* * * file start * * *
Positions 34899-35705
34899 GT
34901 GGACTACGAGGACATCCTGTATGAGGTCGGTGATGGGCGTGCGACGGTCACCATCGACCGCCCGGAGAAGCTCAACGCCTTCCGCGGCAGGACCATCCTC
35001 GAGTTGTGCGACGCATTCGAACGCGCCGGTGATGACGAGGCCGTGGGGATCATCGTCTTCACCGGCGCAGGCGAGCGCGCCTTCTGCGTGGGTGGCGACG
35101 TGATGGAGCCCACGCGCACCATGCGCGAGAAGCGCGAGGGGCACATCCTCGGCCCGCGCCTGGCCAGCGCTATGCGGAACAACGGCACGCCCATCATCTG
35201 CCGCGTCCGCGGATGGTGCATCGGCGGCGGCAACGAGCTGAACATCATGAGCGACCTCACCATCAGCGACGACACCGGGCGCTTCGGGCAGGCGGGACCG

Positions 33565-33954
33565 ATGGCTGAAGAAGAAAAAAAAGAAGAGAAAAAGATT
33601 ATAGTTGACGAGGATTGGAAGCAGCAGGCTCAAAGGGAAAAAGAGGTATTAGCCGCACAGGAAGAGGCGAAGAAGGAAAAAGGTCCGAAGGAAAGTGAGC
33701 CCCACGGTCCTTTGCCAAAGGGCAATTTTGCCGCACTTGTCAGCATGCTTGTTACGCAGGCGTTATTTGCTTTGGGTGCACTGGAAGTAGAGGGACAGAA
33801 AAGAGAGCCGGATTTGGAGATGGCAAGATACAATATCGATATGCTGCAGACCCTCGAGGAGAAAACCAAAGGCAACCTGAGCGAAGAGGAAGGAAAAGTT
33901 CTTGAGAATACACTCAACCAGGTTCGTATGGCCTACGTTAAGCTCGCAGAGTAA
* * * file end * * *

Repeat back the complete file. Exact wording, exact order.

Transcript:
Positions 34899-35705
34899 GT
34901 GGACTACGAGGACATCCTGTATGAGGTCGGTGATGGGCGTGCGACGGTCACCATCGACCGCCCGGAGAAGCTCAACGCCTTCCGCGGCAGGACCATCCTC
35001 GAGTTGTGCGACGCATTCGAACGCGCCGGTGATGACGAGGCCGTGGGGATCATCGTCTTCACCGGCGCAGGCGAGCGCGCCTTCTGCGTGGGTGGCGACG
35101 TGATGGAGCCCACGCGCACCATGCGCGAGAAGCGCGAGGGGCACATCCTCGGCCCGCGCCTGGCCAGCGCTATGCGGAACAACGGCACGCCCATCATCTG
35201 CCGCGTCCGCGGATGGTGCATCGGCGGCGGCAACGAGCTGAACATCATGAGCGACCTCACCATCAGCGACGACACCGGGCGCTTCGGGCAGGCGGGACCG

Positions 33565-33954
33565 ATGGCTGAAGAAGAAAAAAAAGAAGAGAAAAAGATT
33601 ATAGTTGACGAGGATTGGAAGCAGCAGGCTCAAAGGGAAAAAGAGGTATTAGCCGCACAGGAAGAGGCGAAGAAGGAAAAAGGTCCGAAGGAAAGTGAGC
33701 CCCACGGTCCTTTGCCAAAGGGCAATTTTGCCGCACTTGTCAGCATGCTTGTTACGCAGGCGTTATTTGCTTTGGGTGCACTGGAAGTAGAGGGACAGAA
33801 AAGAGAGCCGGATTTGGAGATGGCAAGATACAATATCGATATGCTGCAGACCCTCGAGGAGAAAACCAAAGGCAACCTGAGCGAAGAGGAAGGAAAAGTT
33901 CTTGAGAATACACTCAACCAGGTTCGTATGGCCTACGTTAAGCTCGCAGAGTAA